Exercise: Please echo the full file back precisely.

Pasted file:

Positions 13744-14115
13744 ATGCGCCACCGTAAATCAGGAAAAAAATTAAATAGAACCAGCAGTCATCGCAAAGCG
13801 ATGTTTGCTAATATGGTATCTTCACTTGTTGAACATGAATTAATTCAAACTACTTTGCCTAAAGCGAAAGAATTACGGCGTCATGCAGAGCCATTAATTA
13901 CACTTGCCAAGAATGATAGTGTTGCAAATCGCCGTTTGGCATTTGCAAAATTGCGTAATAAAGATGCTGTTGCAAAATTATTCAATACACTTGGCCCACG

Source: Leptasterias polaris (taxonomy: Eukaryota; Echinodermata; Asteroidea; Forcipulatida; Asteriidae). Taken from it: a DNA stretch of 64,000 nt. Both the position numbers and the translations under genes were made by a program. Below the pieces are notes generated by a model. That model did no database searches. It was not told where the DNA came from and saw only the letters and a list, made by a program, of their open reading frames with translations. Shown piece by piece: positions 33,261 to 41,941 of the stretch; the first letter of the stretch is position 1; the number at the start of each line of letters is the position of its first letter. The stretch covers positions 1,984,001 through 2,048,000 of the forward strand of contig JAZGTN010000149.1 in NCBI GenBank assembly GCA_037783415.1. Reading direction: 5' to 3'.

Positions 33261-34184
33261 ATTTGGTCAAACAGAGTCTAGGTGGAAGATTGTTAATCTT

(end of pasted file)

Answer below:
Positions 13744-14115
13744 ATGCGCCACCGTAAATCAGGAAAAAAATTAAATAGAACCAGCAGTCATCGCAAAGCG
13801 ATGTTTGCTAATATGGTATCTTCACTTGTTGAACATGAATTAATTCAAACTACTTTGCCTAAAGCGAAAGAATTACGGCGTCATGCAGAGCCATTAATTA
13901 CACTTGCCAAGAATGATAGTGTTGCAAATCGCCGTTTGGCATTTGCAAAATTGCGTAATAAAGATGCTGTTGCAAAATTATTCAATACACTTGGCCCACG

Source: Leptasterias polaris (taxonomy: Eukaryota; Echinodermata; Asteroidea; Forcipulatida; Asteriidae). Taken from it: a DNA stretch of 64,000 nt. Both the position numbers and the translations under genes were made by a program. Below the pieces are notes generated by a model. That model did no database searches. It was not told where the DNA came from and saw only the letters and a list, made by a program, of their open reading frames with translations. Shown piece by piece: positions 33,261 to 41,941 of the stretch; the first letter of the stretch is position 1; the number at the start of each line of letters is the position of its first letter. The stretch covers positions 1,984,001 through 2,048,000 of the forward strand of contig JAZGTN010000149.1 in NCBI GenBank assembly GCA_037783415.1. Reading direction: 5' to 3'.

Positions 33261-34184
33261 ATTTGGTCAAACAGAGTCTAGGTGGAAGATTGTTAATCTT